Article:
On 27 June, NATS, the UK’s main provider of air traffic services, received notification of rejection of the pay deals offered to two sections of its workforce.
Prospect ATSS, which represents engineers, and PCS, the union for operational assistants and administrative grades, returned ballots rejecting their offers by 88% and 79% majorities respectively, on turnouts of over 75%. The offers made consisted of 4% for year one (Jan 2011), followed by RPI capped at 4.5% in year 2, with significant strings attached for both groups.
The third section of NATS’ workforce, air traffic controllers, voted to accept their RPI+ deal through their separate and distinct branch of Prospect, the ATCOs Branch.
The NATS Trade Union Side (NTUS) entered negotiations in May 2010 united in their aim for an RPI+ deal across the board in light of the real-terms cuts their members received over the previous two years of profit. NATS management made an early derisory offer, which they insisted could only be bettered through negotiating “efficiencies” with each union independently, and so separate bargaining began.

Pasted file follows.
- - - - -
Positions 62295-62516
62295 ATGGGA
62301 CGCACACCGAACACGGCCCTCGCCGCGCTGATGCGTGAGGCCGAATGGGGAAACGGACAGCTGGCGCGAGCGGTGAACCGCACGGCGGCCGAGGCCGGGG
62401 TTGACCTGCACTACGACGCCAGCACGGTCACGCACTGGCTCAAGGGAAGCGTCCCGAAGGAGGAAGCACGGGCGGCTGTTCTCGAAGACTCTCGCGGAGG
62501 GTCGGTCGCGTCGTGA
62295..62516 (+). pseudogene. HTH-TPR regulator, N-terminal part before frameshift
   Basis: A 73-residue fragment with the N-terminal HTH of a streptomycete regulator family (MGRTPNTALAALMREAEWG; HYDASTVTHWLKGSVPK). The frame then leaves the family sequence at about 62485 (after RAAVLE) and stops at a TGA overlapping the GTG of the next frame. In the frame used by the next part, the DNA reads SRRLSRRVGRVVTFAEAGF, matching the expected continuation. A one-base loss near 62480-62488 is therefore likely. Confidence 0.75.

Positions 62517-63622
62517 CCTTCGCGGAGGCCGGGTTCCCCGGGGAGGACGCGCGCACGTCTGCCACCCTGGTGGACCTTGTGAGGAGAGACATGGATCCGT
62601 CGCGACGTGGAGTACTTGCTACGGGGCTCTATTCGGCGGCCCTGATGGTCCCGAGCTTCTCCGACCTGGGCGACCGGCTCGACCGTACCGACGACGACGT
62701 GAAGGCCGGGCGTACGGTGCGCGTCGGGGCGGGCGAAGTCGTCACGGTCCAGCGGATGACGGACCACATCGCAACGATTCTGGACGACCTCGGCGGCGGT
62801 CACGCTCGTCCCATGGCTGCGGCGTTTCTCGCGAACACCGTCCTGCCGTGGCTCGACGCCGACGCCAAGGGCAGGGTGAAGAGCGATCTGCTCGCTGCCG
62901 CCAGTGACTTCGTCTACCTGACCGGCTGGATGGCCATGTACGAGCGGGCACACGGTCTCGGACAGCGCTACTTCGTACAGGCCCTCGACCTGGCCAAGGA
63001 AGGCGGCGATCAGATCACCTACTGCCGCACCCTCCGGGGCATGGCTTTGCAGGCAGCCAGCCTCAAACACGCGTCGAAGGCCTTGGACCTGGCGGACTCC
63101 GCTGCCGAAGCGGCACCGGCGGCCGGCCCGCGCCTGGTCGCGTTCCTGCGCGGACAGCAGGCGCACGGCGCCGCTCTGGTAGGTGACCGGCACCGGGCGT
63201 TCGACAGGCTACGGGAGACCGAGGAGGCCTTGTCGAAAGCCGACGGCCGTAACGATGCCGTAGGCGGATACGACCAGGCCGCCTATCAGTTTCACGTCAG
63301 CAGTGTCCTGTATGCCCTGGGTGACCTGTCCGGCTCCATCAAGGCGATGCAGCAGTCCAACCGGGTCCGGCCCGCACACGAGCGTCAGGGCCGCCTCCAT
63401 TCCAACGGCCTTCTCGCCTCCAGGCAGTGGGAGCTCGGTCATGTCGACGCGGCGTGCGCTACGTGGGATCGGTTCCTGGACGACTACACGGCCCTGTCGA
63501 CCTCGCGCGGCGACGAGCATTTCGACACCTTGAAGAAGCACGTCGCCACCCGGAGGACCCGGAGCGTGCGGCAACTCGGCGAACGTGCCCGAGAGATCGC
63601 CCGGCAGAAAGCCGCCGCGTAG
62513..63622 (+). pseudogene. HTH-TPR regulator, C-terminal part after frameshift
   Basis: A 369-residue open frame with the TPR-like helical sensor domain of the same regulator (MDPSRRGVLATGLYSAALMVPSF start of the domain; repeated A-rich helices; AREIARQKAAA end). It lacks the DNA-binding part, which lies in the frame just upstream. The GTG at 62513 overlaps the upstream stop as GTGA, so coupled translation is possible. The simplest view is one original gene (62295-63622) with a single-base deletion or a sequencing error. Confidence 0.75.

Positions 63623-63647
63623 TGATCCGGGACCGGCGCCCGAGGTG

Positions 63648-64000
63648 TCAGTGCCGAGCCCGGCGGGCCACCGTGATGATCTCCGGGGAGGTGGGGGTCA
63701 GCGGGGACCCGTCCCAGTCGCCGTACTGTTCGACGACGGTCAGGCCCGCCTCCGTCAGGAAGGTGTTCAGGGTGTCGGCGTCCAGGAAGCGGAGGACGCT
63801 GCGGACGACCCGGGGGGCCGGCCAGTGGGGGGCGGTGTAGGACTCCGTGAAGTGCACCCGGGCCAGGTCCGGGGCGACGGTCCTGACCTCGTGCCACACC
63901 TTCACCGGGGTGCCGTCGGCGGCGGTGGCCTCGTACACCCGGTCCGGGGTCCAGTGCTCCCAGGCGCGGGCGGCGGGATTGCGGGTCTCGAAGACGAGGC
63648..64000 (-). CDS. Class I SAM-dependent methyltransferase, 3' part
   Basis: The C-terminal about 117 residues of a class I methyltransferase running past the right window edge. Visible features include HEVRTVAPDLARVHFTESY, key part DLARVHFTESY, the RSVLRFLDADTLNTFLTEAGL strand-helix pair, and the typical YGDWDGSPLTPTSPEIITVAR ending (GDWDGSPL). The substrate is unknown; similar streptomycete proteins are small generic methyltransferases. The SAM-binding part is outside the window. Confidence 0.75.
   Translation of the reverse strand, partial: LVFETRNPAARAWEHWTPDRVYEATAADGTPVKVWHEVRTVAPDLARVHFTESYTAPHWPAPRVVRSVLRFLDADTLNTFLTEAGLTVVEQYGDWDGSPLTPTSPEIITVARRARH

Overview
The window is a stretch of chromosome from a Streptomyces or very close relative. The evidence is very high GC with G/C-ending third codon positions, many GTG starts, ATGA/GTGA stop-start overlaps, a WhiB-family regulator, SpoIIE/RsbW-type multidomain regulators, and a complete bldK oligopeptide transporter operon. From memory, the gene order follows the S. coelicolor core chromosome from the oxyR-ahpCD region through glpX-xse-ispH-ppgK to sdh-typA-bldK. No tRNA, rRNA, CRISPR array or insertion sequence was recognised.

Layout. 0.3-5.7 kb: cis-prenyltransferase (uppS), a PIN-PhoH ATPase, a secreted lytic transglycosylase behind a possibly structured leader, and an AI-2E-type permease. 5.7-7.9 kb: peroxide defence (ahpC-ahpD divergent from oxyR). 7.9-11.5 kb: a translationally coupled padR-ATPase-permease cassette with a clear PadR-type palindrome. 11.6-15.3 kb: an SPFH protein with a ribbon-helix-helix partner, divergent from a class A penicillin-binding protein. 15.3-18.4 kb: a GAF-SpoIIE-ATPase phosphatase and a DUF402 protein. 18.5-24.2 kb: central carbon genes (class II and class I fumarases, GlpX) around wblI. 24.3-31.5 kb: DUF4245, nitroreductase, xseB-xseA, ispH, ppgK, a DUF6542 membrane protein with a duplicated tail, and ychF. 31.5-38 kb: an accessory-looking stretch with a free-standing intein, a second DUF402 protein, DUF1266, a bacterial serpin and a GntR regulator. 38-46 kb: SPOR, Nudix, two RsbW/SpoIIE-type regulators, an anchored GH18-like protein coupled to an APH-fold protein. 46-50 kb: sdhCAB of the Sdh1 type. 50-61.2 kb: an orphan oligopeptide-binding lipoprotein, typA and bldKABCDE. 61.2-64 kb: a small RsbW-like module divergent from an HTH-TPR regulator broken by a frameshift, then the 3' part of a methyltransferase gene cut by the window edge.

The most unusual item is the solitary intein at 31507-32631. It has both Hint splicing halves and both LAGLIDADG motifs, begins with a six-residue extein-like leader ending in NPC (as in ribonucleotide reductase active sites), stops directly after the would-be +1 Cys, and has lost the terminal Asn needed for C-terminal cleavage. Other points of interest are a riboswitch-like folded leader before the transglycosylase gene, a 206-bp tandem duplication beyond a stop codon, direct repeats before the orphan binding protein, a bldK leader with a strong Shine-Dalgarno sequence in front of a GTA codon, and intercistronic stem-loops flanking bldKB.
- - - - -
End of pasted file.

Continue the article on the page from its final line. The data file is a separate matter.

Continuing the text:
When the offers were presented, the Prospect ATSS and PCS executives recommended rejection, with Prospect ATCOs standing alone in favour of their deal. In the run-up to the ballot, NATS announced a dividend of £42.5m. Talk of ATCO protest votes in solidarity with their colleagues was bandied around on an internet bulletin board, and workers discussed the disparity between the offers freely. Meanwhile, management explained the “pressures on the business” and the “wider economic climate” that prevented them from providing an adequate rise for their workforce.
Within five days of the ballot results, the workers’ anger and frustration intensified with the publication of the Annual Report. NATS reported a pre-tax profit of £106.1m, a significant improvement on the £78.3m for 2009/10 despite the loss of revenue associated with last April’s volcanic ash cloud. They have managed to reduce their staff costs from £382m to £357m through a carefully planned program of redundancies. Delegates at one of the union conferences stated that some areas are so short-staffed that overtime is being hard-rostered, and in other areas work is being consolidated into smaller and smaller teams without regrading.
Union reps at airports, air traffic centres and in offices around the country are now preparing members’ briefings to decide what industrial action to take, on a timeline that could see disruption to services in the summer.
The vast majority of members in NATS will have never taken any such action before, so their blossoming militancy will need guidance from those connected to the wider labour movement.
What their leaderships must now do is stay in touch with the shifting perspectives of their members and develop and provide the industrial strategy they will need to win.